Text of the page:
Russia must prepare itself for significant income losses as a result of a worldwide drive toward renewable energy and a corresponding drop in demand for fossil fuels, said Finance Minister Anton Siluanov in an interview with Bloomberg.
The growing proportion of renewables in the global energy market, along with carbon pricing policies, might result in “radical shifts in the global energy balance,” according to Siluanov, citing Finance Ministry simulations.
Russia is the world’s leading energy exporter, and its economy is largely reliant on oil and gas exports, with earnings from oil and gas exports anticipated to account for almost 40% of Russia’s state budget in 2021.
However, a coming carbon border tax in the European Union, Russia’s most important trade partner, is expected to cost Russian exporters billions of euros each year. According to Russia’s Central Bank, the tax may harm more than 40% of Russian exports.
“If these projections are correct, we need to understand how we can replace declining revenues,” Siluanov told Bloomberg.
Russian Economy Minister Maxim Reshetnikov criticized the EU’s plans to implement a carbon border fee last month, calling the move “protectionist.”
As part of its decarbonization ambitions, the EU is also pushing a move toward renewable energy, with wind and solar power surpassing fossil fuels to become the bloc’s biggest power source last year. Wind and solar energy, on the other hand, account for only 1% of Russia’s power supply.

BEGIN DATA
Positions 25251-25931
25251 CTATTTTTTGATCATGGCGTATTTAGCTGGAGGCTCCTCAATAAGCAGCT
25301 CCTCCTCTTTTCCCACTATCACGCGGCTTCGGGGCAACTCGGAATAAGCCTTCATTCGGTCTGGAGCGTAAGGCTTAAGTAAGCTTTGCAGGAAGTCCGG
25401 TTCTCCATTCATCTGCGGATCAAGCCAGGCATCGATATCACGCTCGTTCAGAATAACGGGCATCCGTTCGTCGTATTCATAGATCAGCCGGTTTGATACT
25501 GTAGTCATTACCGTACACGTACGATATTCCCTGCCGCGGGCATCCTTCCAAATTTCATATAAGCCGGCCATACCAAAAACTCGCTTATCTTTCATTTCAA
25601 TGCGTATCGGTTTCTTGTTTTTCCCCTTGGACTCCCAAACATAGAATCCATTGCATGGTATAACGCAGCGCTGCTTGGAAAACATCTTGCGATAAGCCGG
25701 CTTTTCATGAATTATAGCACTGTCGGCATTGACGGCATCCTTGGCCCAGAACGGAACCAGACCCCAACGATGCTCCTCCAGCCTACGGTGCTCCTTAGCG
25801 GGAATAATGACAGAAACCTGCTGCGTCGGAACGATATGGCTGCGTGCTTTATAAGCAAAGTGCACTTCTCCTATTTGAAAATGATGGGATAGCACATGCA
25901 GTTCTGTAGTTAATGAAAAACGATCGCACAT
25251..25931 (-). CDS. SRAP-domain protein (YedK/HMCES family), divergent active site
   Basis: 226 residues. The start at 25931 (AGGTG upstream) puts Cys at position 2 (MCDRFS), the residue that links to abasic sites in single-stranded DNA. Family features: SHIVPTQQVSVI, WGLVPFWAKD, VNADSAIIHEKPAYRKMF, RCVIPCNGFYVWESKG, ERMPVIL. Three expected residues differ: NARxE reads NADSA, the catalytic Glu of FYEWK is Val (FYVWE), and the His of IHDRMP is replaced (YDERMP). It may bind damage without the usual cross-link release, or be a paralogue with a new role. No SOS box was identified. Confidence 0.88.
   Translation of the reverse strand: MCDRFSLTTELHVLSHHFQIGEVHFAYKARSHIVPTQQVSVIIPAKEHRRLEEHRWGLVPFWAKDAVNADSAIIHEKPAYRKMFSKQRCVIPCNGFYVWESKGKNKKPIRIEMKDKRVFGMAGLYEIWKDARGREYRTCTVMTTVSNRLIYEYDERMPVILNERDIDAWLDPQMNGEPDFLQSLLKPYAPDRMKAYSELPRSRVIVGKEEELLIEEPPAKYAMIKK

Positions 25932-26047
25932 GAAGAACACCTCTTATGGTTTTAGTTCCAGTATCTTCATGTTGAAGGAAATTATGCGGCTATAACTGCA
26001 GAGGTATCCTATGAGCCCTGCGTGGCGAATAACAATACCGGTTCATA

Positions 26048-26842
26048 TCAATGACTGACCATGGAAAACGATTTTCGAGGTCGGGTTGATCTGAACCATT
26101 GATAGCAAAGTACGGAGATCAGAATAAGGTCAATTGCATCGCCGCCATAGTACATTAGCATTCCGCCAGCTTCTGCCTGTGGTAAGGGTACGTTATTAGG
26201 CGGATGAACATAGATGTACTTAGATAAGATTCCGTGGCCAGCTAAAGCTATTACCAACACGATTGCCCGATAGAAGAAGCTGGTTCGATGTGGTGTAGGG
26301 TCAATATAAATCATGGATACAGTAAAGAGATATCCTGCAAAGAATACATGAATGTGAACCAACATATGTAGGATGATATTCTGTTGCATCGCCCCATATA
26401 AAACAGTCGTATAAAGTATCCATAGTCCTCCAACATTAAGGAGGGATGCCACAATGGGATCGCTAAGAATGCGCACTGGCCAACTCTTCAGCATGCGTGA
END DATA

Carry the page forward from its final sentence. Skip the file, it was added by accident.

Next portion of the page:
“By 2050 there will be no more room for coal, very limited room for oil, and only a minor role for fossil gas,” European Commission vice president Frans Timmermans stated in a major address in March 2021.
In recent years, Russia has gradually awoken to the issue of climate change, with economists predicting that external pressure — such as carbon taxes or increasing environmental worries among investors — will be the most important factor in driving Russia to lower its emissions levels.
Despite rising awareness of the risks posed by climate change, Russia intends to boost its fossil fuel output with an eye to the Asian market, where decarbonization initiatives are not as advanced as in the EU. Russia started building the huge Vostok Oil terminal in northern Siberia in May, which will be the country’s largest Arctic oil port.